Dear Joanna (9.17.15)

Dear Joanna:

I feel like I haven’t told you enough lately how much I miss you.

I miss you when I wake up in the mornings and only have myself and the dog to take care of. I miss you while I’m at work because I should be at home with you. I miss you when I drink Diet Coke because I wouldn’t dare to drink it while you were with me. I miss you when I get dressed and all of my old clothes fit and my maternity clothes sit in the back of the closet. I miss you while I’m driving, the back row missing an occupied car seat. I miss you when I walk down the hallway and stand in an empty nursery. I miss you when I go to the store and see the foods I used to buy that you liked. I miss you when I’m sleeping, but sometimes I see you in my dreams.

I miss you when I’m breathing.

Every. Second.

Your dad and I are going to Disney World on Sunday. I know your absence will be intensified. Last year you were with us. Not too many people knew yet. We bought you your own pair of Mickey ear and had them embroidered with “Baby J” on the back. We used them to create an announcement to tell THE WORLD you were on your way.

I know when we go to Beast’s castle for dinner your dad is going to be very sad. He was so happy to have the Beast wear your Mickey ears and point to my belly and take a picture with us. But, even in the sad, there will be sweetness. The sweet memory that you were here. We will be back in a place where you were with us. Even in your short life, we made memories and you got to go to Disney.

I’m not sure what the most bittersweet part of our trip will be for me. Riding the rides I couldn’t last year because I was keeping you safe? In all honesty, I feel guilty about how excited I am to ride those rides this year. I would rather have you all over again. I hope you know that.

We love you and miss you so much.

And, hey. J, you will always be our dream come true.

All my love.

Hugs and kisses, little one.

Mom

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On Birthdays and Grief

Today is my birthday.

I’ve spent the last two days focusing on my grandpa. We shared this day as our birthday and I celebrated my first 21 birthdays with him. He even went to the casino with me on my 21st (his 70th) for drinks and to play slots. So many special memories come to mind surrounding our birthday, from blowing out the candles together, to Labor Day picnics, to a motorcycle ride to Eat ‘n Park for a birthday breakfast.

My grandfather’s death was my first experience with grief. I remember crying on the floor in my grandparent’s bathroom after saying goodbye to my grandpa for what I was pretty sure would be the last time. I remember telling my cousin at the funeral that I didn’t want them to close the casket because as soon as they did, it would be real. There were tears over songs that made me think of him. There were tears when I looked at other grandpas with their grandchildren. Eventually the tears came less often. The heart healed, though it would never be the same.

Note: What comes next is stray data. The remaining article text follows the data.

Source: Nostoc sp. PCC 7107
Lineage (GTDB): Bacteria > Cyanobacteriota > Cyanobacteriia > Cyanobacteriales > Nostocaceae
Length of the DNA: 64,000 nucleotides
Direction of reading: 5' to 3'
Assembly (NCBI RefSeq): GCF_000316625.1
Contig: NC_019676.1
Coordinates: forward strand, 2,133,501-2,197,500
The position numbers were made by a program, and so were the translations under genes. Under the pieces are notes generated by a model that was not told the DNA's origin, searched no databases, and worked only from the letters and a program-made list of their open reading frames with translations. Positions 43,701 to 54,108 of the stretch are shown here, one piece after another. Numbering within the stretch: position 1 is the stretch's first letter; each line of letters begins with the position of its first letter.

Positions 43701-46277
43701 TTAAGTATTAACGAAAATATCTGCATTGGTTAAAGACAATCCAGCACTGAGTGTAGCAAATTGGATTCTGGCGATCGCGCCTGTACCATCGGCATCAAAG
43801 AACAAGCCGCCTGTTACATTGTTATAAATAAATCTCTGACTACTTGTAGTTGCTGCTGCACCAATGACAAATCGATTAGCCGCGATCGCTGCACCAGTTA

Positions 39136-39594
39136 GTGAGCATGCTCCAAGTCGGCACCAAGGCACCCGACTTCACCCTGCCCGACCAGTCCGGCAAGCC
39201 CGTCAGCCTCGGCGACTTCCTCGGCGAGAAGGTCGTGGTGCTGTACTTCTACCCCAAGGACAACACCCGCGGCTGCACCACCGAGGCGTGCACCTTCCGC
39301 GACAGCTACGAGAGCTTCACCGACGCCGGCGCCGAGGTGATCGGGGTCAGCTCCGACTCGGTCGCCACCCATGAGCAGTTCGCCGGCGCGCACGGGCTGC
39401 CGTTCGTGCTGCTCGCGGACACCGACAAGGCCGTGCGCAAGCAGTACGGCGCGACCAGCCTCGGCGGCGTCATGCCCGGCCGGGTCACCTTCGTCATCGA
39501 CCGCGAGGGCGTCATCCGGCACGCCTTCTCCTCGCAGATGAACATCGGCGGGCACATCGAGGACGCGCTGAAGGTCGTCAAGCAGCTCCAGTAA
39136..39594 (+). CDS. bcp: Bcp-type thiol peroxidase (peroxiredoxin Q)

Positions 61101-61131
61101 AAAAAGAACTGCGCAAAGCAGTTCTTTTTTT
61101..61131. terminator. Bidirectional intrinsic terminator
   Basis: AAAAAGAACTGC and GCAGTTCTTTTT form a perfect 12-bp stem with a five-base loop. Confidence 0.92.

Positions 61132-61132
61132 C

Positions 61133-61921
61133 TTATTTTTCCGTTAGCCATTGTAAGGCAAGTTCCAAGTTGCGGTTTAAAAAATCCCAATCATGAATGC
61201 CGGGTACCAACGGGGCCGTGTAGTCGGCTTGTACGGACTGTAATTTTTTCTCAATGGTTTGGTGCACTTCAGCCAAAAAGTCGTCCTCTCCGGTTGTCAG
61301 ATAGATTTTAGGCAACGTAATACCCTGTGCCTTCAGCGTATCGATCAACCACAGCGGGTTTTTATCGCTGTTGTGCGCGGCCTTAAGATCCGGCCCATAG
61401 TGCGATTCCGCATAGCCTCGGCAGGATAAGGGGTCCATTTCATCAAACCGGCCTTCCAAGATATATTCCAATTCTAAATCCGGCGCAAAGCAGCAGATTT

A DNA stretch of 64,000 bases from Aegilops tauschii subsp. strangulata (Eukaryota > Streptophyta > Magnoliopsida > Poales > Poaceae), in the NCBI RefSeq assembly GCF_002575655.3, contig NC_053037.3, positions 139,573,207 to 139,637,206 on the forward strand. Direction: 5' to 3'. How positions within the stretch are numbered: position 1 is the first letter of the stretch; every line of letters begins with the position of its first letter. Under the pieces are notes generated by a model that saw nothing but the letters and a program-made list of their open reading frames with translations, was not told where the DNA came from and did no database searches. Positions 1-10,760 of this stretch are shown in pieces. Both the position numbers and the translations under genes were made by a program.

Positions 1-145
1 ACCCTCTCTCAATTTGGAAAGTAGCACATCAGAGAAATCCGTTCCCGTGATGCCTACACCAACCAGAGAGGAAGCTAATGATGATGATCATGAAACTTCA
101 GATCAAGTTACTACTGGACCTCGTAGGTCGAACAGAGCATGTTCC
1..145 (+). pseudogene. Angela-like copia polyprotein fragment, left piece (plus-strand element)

Now, eight years later, my heart still hurts on days like today. It hurt on my wedding day when Grampa was not there. It hurts on Christmas morning when he doesn’t call first thing to wish us “Merry Christmas”! It hurts when a commercial comes on TV and the song in the background is George Jones.

It is true that we move through grief. It changes us. It makes us stronger. It enables us to be more compassionate. Over time, though the loss is always present, the pain lessens. Now, when we think of Gramps, we remember happy times. We enjoy some of the things he enjoyed as a way to remember him. We tell stories and laugh together. Share pictures and songs.

This birthday I’ve come to realize, between my lessening grief for my grandpa and my unbroken grief for my baby, that life really is precious. What a gift. It was such a gift to have Gramps for as long as we did. When a life is long and full, you can celebrate amid your grief.

And when life is taken from this earth far too soon, you grieve that which you knew, those kicks and punches and rolls and the sound of Joanna’s heartbeat, and you grieve the future you’d dreamed for your child.

I didn’t really want to celebrate my birthday this year, but I realize now that each year, each day, is a gift. Even if I’ve had to go through the hardest thing in my life during my last year, it was also my best year. I had a daughter and she was beautiful. I got to hold her. Then, I was forced to change, to grow, to become stronger, to break down, to rise again. Joanna’s life, however short, was the greatest gift. She made me a mom and she taught me that life is fragile, unpredictable and beautiful.

Somewhere between my griefs today, I celebrated the gift of my life, and I celebrated life, for those who cannot.

Here’s to my life and yours, may we always remember how blessed we are to be here [still].